If you love Erin the Angry IVFer who is now the Red Beans & Rice Noodles chickie as much as I know you do and you've been searching for a way that you could easily contribute to her adoption fund as she switches from IVF to international adoption (from Vietnam), look no further than Lindland's Cordarounds for your next gift. This is truly the greatest fundraiser ever. First and foremost, you get baby gift shopping out of the way with just a few clicks of the mouse without having to step foot in Buy Buy Baby. Second of all, 100% of the money (yes, they are donating the entire amount to Chuck and Erin) goes to this fund so you are helping out a fellow stirrup queen along the way rather than lining corporate America's pockets (no offense, corporate America. "Why, none taken, Melissa," says corporate America back). We all deserve a fundraiser and Erin is lucky enough to have good friends who care about her and want to help her adopt. Even if you can't contribute because you have no gift to purchase, please consider cutting and pasting the blog link and sending it out to your email list. The more people who know about it the better, and what goes around comes around.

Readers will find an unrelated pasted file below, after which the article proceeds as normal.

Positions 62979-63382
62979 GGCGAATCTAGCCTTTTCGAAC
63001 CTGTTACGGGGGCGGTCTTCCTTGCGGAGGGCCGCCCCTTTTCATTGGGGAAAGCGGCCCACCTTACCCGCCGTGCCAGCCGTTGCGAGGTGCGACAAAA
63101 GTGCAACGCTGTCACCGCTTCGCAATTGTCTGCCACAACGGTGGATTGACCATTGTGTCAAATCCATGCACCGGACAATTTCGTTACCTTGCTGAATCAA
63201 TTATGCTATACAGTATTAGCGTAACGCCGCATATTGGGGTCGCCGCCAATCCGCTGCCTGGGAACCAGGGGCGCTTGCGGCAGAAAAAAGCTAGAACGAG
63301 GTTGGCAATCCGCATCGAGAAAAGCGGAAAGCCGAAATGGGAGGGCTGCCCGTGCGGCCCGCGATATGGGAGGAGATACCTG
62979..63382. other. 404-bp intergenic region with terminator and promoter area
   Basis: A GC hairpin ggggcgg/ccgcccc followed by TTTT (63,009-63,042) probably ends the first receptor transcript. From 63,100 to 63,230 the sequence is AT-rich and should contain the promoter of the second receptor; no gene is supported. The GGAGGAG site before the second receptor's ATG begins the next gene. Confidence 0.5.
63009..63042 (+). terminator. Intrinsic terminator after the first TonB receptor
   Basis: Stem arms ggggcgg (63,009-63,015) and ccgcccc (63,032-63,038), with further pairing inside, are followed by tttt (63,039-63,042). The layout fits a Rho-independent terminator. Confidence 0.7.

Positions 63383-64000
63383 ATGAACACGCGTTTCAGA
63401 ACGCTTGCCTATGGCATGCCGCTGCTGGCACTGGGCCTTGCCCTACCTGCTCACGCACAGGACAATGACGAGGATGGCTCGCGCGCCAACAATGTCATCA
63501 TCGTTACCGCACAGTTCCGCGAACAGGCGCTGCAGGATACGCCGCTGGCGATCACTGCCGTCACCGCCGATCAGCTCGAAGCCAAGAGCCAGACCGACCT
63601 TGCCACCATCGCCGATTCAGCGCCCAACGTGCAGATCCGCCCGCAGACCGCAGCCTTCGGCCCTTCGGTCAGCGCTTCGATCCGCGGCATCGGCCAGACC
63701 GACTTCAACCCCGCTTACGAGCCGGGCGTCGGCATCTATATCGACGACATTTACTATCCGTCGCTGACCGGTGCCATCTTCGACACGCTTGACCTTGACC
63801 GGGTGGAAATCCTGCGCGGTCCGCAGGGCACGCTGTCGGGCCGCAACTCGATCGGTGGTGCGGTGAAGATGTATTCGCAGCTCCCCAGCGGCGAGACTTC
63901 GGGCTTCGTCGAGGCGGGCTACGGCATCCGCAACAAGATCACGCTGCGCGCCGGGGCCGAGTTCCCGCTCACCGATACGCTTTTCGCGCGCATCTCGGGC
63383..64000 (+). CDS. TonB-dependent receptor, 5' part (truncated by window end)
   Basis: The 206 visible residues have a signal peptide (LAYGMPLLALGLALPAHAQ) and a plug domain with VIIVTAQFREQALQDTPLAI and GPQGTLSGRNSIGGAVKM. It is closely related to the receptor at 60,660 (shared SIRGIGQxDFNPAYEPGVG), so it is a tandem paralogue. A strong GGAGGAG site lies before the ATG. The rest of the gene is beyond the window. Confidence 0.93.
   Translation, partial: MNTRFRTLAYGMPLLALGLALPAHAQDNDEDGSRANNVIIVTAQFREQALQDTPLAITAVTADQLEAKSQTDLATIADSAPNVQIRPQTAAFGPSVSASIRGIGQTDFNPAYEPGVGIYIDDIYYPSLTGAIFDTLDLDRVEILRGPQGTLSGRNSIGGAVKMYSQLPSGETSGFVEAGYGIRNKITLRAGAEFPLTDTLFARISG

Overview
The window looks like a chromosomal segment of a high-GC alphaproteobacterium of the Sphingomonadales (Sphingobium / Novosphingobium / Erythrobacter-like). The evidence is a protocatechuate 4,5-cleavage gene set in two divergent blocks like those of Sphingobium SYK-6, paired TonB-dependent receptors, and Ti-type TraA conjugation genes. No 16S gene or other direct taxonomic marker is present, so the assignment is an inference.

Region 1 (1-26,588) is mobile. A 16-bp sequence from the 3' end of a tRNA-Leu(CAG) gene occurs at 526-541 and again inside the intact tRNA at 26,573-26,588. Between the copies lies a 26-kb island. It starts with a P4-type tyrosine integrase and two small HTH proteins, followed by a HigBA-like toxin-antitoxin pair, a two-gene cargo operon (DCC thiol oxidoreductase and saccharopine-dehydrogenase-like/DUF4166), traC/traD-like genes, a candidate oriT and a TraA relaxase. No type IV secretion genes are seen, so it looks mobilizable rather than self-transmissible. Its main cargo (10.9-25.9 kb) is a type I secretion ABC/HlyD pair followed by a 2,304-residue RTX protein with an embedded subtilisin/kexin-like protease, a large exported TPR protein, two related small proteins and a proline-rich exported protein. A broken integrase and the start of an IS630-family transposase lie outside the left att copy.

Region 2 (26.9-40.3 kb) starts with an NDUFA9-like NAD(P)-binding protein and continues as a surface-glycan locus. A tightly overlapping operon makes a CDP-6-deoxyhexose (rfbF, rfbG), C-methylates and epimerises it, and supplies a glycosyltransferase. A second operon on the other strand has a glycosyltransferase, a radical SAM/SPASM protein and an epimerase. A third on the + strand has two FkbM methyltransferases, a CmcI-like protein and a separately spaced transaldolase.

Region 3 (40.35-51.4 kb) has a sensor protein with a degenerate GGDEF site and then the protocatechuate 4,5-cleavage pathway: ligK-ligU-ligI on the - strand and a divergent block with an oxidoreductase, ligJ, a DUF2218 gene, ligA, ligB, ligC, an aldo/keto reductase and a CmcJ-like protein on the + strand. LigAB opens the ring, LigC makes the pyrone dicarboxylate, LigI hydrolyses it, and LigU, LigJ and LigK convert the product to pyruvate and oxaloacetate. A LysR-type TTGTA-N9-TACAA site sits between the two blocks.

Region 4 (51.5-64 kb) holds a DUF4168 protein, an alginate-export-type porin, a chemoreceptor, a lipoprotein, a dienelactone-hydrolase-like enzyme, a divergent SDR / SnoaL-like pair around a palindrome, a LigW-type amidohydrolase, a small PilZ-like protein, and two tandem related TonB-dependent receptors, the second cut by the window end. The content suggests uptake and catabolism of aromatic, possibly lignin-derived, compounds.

Frank, who is always a good read and he give you that ever elusive male point-of-view, at The Adventures of (In)Fertile Frank tackles this very same topic this week: IVF funding strategies. While my favourite is buskers (especially due to this little nugget: "At the moment I am pushing for the development of an two person Chinese acrobat act, basically spinning and tossing Mrs. Beans through the air using only my feet. Do we have any acrobatic experience? No. Are we even flexible? Not at all, but I really want to perform under the moniker, 'The Mexican Jumping Beans.'"), can collecting is a close second. Plus, empty cans--though bulky--are quite light and easy to ship so we can all help you with your fundraising efforts.